Storks deliver babies…or at least they used to. Now they deliver packages for global internet retail giant Cornerstore.com. Junior (voice of Andy Samberg), the company’s top delivery stork, is about to be promoted when the Baby Factory is accidentally activated on his watch, producing an adorable – and wholly unauthorized – baby girl.

Desperate to deliver this bundle of trouble before the boss gets wise, Junior and his friend Tulip, the only human on Stork Mountain, race to make their first-ever baby drop, in a wild and revealing journey that could make more than one family whole and restore the storks’ true mission in the world.

The action-packed animated adventure from directors Nick Stoller and Doug Sweetland, takes audiences on a road trip like no other, as the super-focused stork with big ambitions, and the sunny 18-year-old orphaned girl with some wild ideas, rush to make one very special delivery. Braving danger and unforeseen setbacks, not to mention completely opposite points of view on almost everything, this unlikely pair of couriers makes the transformative journey of their lives, in an original story that celebrates friendship and family, amidst laughter and poignant moments of discovery.

Andy Samberg, who gives voice to ace delivery stork Junior, says, “The great thing about ‘Storks’ is that the emotion of the story is real and something I feel audiences can connect with.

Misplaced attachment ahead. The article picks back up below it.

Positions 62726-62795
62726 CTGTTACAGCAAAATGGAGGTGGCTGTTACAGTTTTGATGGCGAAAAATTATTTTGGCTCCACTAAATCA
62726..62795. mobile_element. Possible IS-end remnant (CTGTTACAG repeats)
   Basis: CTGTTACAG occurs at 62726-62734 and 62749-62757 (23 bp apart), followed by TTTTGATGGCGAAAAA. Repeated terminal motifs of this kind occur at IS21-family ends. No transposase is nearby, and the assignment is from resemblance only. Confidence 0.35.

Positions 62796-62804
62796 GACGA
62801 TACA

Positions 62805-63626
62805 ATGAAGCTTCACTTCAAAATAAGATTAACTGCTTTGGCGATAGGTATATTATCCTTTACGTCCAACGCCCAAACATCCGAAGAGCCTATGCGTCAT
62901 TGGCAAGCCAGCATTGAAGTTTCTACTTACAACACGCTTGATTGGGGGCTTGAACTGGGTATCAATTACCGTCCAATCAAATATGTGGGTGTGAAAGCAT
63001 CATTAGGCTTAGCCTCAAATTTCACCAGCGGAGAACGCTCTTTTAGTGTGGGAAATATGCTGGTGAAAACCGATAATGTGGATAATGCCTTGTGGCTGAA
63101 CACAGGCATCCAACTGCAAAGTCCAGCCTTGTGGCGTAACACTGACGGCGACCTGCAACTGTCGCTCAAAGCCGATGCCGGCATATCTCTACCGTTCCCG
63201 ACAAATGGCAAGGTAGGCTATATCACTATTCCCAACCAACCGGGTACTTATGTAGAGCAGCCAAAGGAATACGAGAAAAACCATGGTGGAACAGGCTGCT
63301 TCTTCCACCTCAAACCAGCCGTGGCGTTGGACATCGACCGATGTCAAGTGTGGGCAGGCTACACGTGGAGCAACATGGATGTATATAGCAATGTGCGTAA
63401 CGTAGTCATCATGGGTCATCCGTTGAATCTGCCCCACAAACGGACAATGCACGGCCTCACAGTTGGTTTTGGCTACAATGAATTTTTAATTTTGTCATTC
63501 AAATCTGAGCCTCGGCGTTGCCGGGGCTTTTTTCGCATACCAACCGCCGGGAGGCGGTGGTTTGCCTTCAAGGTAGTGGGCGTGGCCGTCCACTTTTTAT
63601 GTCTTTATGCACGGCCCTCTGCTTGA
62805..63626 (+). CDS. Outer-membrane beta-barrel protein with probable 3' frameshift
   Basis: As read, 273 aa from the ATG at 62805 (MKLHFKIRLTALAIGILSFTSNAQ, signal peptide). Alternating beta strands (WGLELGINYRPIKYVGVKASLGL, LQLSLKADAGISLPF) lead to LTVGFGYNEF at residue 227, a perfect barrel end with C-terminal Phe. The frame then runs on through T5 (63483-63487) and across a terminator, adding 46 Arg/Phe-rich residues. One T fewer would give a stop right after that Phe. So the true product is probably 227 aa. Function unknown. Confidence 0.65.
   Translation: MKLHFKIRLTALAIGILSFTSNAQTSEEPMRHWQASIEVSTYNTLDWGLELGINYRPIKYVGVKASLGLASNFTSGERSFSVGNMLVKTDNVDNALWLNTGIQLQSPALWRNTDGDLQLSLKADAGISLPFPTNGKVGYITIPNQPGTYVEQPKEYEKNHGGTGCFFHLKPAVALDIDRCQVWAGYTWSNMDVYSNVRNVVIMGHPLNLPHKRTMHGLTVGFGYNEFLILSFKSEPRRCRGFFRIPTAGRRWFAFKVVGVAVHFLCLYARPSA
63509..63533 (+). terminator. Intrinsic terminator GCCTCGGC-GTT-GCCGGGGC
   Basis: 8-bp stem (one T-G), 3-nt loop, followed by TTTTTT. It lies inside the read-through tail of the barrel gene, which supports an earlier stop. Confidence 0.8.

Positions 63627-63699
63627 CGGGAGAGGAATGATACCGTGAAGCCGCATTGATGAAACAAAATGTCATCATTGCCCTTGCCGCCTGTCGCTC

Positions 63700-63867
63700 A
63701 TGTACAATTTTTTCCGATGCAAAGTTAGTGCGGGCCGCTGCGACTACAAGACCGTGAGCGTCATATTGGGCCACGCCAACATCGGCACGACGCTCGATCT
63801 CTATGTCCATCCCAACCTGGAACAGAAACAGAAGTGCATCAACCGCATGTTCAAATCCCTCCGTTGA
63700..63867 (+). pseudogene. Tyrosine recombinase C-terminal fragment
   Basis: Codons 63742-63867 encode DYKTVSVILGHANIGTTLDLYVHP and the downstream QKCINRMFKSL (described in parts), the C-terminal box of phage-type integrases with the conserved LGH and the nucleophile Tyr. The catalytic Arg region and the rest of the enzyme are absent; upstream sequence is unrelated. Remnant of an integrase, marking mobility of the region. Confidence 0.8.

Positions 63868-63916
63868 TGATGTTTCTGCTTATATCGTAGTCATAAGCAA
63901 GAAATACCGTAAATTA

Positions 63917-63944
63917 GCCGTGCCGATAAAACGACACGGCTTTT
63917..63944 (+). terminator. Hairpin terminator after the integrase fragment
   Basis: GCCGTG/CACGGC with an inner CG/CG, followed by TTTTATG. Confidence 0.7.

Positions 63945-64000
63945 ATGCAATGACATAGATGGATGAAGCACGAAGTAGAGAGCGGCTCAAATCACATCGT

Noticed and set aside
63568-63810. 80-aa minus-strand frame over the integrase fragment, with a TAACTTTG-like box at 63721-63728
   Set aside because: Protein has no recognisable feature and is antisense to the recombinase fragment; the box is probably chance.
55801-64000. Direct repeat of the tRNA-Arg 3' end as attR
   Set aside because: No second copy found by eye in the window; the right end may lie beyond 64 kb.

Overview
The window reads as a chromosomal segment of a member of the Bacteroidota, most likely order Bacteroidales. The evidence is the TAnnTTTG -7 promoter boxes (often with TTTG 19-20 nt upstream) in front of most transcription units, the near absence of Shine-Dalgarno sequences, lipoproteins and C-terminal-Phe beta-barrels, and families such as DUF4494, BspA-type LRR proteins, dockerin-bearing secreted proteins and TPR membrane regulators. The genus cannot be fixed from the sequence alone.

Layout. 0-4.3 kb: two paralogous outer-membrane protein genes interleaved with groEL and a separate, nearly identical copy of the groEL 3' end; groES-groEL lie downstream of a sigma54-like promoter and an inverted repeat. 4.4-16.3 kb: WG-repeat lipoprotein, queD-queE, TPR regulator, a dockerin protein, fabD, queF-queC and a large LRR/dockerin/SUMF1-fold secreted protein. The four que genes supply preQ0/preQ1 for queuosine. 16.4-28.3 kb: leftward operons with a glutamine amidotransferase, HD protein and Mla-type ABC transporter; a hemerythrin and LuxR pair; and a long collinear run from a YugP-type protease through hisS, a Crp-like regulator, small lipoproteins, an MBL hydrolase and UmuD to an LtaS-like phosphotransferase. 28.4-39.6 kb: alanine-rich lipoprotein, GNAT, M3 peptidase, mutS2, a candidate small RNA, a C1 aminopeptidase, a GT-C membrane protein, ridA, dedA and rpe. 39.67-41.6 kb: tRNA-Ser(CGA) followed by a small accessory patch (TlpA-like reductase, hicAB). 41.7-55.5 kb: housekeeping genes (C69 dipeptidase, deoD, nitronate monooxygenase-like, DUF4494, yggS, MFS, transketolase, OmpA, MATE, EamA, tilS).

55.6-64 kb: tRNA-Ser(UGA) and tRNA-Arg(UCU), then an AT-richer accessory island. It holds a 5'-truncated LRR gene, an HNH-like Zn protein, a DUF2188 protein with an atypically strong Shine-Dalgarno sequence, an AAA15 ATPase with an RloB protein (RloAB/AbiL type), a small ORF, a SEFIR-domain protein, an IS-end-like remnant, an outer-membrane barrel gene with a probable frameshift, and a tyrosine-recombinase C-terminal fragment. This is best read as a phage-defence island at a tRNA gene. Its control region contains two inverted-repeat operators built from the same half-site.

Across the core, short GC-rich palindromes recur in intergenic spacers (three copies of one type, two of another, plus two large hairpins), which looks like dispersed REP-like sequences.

One of the characters is a child who really wants a sibling and there’s a whole family dynamic there that’s really sweet and will resonate with a lot of people. But at the same time, it’s jam-packed with jokes.”

Samberg’s interest was not only piqued by the story but the filmmakers behind it, including executive producers Phil Lord and Christopher Miller of ‘The LEGO Movie’, with whom he first worked on ‘Cloudy with a Chance of Meatballs’. “I have a ton of respect for Nick Stoller and Doug Sweetland.

They showed me an early, loose animatic and it was already great, so I was in!,” he continues. “And we know Phil and Chris make incredible movies.”
For a big-screen experience in which the visual storytelling had to be as engaging as the action and themes, it made sense to join the talents of noted comedy writer and director Stoller, of ‘Neighbors’ and the ‘Muppets’ movies, and state-of-the-art digital animation whiz Sweetland, whose repertoire includes ‘Toy Story’, ‘Finding Nemo’ and ‘Cars’. Long aware of each others’ work and reputations, the two were eager to collaborate.
Stoller additionally wrote the ‘Storks’ screenplay, and served as a producer alongside Brad Lewis, another respected animation vet, with ‘Antz’ and the Oscar-winning ‘Ratatouille’ among his credits.